Monday. We hit the French Cultural Centre for the first night of the week-long Latin American Film festival. The problem with most films that hit theaters in Egypt is that they arrive highly edited…so it was nice to watch a movie the way it was intended-sans any sort of censorship. The term director’s cut takes on a whole new meaning here. We saw Esas No Son Penas (Ecuador), a slow moving heavy drama of five female friends who are entering mid-life and all the issues that come with the territory. The best part of the film was the Arabic subtitles.
Tuesday. We were invited to the American Cultural Center for its’ 30th Anniversary celebration. The joint looked loaded full of important people, but I suppose if you dress anyone up in suit and tie or an evening dress commands some sort of attention. The finger foods were delicious; the best of the trays were the grilled chicken, dolmathes (stuffed grape leaves), and pastries. As an added bonus (thanks to the commissary in Cairo) California Cabernet was being served. Ambassador Margaret Scobey delivered a speech detailing the history of the long friendship between the United States and Egypt. Gwen, the director of the center kindly made a point to take a moment out of her hectic schedule to introduce Ana and I to a couple of important people involved with the arts in Alexandria as well as the Ambassador.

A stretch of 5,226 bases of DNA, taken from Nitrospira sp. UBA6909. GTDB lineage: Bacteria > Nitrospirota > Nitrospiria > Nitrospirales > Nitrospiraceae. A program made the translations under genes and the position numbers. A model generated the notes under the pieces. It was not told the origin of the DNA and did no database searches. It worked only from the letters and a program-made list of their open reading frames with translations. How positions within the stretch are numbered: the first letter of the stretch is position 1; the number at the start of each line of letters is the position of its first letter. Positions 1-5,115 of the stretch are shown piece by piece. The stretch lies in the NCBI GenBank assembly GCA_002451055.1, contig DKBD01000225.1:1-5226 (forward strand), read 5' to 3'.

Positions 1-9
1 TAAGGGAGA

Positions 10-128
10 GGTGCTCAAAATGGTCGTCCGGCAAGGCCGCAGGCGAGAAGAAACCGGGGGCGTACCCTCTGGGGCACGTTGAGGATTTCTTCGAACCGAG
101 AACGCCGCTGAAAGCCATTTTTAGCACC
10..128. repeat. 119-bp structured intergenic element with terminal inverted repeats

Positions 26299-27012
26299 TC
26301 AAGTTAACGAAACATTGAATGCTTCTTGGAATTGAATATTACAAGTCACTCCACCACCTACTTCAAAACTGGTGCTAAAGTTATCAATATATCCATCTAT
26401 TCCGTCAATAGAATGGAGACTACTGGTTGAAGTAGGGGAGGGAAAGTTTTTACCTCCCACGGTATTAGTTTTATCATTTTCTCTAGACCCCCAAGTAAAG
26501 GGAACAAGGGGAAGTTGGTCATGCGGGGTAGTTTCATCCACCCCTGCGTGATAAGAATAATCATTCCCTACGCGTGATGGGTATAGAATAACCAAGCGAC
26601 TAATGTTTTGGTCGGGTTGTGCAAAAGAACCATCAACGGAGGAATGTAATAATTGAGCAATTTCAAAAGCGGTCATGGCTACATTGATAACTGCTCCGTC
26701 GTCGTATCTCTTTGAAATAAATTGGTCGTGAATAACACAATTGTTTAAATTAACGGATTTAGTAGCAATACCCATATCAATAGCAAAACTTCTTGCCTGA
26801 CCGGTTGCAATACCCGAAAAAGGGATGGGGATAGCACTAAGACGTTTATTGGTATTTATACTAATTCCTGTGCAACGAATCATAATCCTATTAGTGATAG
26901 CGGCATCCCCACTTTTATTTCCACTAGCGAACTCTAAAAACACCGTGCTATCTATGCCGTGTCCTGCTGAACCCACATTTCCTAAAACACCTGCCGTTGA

The VIP of the American Center-he took good care of me!